During his six-year service in the National Guard, Salacup earned both his bachelor’s and master’s degrees at UMass Amherst, focusing on both ancient and modern earth systems. After looking for PhD opportunities across New England, Salacup was accepted into a program at Brown University. When looking for postdoctoral opportunities, Salacup found his way back to UMass. He connected with and was ultimately hired by Isla Castañeda, assistant professor of geosciences, as a postdoctoral fellow. Today, Salacup and Castañeda work together in the biogeochemistry lab.
In the lab, Salacup works with both undergraduate and graduate students to facilitate their research. “The best part of working with students is when all the hard work pays off and they start getting their results,” he says. “Turning our samples from muddy sediment in the beginning into purified organic compounds (biomarkers) takes a lot of tedious work. Once those samples are analyzed on one of our instruments, and the students start to get numbers they can attach to periods of time, things get exciting. We can begin to see how a climate variable, like temperature, has changed over a given period, and that's what we're doing all this for. The ‘a-ha’ moment!”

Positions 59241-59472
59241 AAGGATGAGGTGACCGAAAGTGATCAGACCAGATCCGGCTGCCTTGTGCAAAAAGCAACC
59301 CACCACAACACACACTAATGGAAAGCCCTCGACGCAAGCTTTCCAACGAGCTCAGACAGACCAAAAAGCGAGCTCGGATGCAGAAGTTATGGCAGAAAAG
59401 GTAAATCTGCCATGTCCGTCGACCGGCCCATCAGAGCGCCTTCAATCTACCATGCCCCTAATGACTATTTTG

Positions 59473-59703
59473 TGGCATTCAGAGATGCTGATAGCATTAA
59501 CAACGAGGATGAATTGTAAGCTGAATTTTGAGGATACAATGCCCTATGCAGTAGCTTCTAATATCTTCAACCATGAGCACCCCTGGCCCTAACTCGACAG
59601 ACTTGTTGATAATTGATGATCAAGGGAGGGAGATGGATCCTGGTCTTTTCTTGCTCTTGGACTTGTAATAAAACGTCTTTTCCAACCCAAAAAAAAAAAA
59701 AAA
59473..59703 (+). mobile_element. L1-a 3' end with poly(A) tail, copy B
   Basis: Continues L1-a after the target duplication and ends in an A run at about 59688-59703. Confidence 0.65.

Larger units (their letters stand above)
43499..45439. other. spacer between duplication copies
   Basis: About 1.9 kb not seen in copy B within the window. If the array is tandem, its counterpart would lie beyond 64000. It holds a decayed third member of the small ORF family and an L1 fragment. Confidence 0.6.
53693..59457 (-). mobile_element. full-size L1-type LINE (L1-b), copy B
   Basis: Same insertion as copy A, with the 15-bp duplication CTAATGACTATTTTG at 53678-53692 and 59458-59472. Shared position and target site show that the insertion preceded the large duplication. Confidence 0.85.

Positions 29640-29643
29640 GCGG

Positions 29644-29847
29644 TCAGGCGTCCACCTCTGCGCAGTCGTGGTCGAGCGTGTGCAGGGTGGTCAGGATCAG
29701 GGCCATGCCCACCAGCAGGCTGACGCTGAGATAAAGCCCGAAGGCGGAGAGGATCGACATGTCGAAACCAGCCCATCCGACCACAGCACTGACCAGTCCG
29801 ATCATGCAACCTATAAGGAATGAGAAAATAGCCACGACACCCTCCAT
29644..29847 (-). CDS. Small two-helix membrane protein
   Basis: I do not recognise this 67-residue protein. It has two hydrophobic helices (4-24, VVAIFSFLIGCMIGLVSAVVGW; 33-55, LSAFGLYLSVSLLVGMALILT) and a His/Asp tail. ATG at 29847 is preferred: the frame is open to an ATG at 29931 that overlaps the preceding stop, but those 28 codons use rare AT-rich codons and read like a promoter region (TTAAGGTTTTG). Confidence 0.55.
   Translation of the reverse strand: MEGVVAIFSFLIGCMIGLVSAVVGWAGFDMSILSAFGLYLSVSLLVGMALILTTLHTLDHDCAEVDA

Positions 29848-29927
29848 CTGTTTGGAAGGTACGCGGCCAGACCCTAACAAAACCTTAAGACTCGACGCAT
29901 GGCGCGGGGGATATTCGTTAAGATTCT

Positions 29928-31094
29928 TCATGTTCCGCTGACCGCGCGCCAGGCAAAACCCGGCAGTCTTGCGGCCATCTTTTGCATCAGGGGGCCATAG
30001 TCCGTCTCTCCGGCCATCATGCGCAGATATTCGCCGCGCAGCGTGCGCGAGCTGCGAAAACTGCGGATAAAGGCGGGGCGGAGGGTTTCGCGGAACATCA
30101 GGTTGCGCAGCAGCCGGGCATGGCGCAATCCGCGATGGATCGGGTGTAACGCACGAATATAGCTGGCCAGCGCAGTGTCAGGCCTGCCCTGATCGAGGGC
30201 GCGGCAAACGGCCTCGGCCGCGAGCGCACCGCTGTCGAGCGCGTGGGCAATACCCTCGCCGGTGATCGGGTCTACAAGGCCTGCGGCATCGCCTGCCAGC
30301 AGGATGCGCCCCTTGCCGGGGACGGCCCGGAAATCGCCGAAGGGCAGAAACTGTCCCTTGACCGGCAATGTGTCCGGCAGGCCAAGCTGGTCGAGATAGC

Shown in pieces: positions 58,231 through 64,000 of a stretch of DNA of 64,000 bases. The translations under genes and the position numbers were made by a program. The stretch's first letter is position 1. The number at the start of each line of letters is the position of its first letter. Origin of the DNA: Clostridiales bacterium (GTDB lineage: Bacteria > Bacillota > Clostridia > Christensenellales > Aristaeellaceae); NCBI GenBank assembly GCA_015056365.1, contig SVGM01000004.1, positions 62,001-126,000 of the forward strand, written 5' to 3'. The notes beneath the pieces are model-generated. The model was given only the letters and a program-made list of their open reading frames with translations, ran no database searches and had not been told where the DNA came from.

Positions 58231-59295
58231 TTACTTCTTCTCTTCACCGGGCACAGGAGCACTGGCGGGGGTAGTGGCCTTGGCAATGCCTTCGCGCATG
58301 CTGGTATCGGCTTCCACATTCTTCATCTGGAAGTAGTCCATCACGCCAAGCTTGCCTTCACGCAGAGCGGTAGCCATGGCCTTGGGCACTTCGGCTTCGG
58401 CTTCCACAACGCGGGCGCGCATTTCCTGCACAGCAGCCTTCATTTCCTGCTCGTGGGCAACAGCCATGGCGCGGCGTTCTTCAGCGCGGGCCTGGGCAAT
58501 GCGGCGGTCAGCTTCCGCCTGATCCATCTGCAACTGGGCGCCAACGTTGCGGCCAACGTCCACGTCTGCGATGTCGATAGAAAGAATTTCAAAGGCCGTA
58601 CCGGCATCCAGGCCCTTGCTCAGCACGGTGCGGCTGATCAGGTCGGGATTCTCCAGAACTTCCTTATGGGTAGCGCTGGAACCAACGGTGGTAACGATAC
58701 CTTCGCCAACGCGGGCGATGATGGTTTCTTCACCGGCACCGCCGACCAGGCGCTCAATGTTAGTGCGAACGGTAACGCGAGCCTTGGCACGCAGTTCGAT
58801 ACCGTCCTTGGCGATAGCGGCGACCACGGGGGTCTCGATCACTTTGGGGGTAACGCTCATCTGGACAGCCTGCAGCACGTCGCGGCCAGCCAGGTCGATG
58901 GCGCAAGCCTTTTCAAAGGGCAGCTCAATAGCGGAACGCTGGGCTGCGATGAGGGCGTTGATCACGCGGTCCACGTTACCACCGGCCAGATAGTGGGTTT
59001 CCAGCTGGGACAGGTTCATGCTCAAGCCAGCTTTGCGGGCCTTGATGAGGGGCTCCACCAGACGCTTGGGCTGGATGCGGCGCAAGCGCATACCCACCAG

We need all hands on deck if we’re going to solve this thing.
He's worked with many students over the years but recalls discovering a student in the geosciences department was a veteran. Like Salacup, that student “hit the ground running… got out of the service and immediately got into academics and started doing lab work.” When the two discovered their shared status, Salacup became a resource and mentor to the student. Among the general population, “there are not a lot of veterans, and there are probably even fewer of us in an academic setting in western Massachusetts,” explains Salacup. He describes the experiences over which veterans are often able to immediately connect and—in some ways—replace for each other the support system they relied on in the military. “You know the training and the hardship that you often have with deployments. As soon as you know someone's a vet, there’s a bond.”
This story was originally published in November 2022.
The University of Massachusetts Amherst Student Veteran Resource Center actively supports student veterans, service members, and eligible family members to succeed in their pursuit of higher education. They facilitate access to resources that aid a meaningful transition to campus life and achieving the academic excellence that leads to graduation and post-graduate employment.